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Why Won’t It Go Away? the Underlying Cause of Colombia’s Illicit Drug Trade

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Why Won’t it Go Away?

 The Underlying Cause of Colombia’s Illicit Drug Trade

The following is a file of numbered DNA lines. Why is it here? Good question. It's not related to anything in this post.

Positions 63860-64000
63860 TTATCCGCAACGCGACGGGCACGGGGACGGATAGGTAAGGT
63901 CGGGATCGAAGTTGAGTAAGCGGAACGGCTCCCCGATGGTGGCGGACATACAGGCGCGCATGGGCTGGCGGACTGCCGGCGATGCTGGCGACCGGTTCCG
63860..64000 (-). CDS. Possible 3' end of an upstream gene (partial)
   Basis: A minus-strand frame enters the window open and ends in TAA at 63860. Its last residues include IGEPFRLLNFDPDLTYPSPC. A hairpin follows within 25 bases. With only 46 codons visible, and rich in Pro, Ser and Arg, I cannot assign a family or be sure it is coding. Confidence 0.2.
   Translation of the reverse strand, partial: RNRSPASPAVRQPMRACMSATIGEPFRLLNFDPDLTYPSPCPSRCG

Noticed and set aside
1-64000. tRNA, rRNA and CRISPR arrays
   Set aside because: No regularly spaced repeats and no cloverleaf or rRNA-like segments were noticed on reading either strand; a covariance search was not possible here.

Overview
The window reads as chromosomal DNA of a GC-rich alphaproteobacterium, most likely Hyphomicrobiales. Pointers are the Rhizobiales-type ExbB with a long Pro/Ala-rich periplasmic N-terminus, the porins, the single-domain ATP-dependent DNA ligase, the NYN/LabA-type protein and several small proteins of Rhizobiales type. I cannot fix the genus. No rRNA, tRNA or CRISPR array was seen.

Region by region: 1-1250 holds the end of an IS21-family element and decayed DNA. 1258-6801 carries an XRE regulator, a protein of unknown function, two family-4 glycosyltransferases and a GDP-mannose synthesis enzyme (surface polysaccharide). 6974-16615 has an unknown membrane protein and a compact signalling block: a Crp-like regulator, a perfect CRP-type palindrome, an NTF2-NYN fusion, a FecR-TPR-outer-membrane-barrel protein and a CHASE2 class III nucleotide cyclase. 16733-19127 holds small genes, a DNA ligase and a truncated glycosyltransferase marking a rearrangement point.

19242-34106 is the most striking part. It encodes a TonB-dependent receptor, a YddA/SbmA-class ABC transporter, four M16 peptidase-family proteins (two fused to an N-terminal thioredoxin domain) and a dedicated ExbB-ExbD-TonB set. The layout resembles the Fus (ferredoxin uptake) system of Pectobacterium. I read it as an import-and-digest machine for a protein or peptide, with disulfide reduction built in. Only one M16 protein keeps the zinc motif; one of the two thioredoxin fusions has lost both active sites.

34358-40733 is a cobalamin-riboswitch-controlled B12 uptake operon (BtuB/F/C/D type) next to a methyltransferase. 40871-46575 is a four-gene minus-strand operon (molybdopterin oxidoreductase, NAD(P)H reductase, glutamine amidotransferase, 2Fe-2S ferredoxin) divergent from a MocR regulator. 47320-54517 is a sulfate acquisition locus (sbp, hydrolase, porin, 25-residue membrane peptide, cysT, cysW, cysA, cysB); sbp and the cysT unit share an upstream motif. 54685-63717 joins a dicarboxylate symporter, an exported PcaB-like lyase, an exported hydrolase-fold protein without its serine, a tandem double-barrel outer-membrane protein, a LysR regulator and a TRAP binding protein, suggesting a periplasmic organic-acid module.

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        Wars, unrest, and violence in Colombia all have something in common: drugs.  To be more specific, cocaine. Colombia since the 1980s has been one of the principle suppliers of raw ingredient for the world cocaine market.[1] The largest producer and supplier of cocaine is Colombia and while cocaine was being produced in labs deep in to Amazon jungle, insurgencies and cartels fight to gain dominant control of the illicit drug business. Throughout the 1980s, Colombia's illegal drug trade grew and the drug cartels were able to accumulate huge amounts of money, weapons, as well as influence.[2] This led to violence as government officials were being killed. Though Colombia’s illicit drug trade has been labeled as a problem, very little is being done to fix this problem. Raw and processed product goes all over the world, but a larger amount mainly goes to the United States. While the U.S. has created programs to try and put an end to this drug production, very little is being done that has an effect on the drug trade. Colombia’s illicit drug industry has remained despite efforts made by the U.S. to disrupt and curtail the flow of illegal narcotics and highly processed cocaine flowing from Colombia. These policies and programs have been ineffectual as the underlying geographical, economic, political, and global factors that are the main cause of the illicit drug industry in that region are ignored.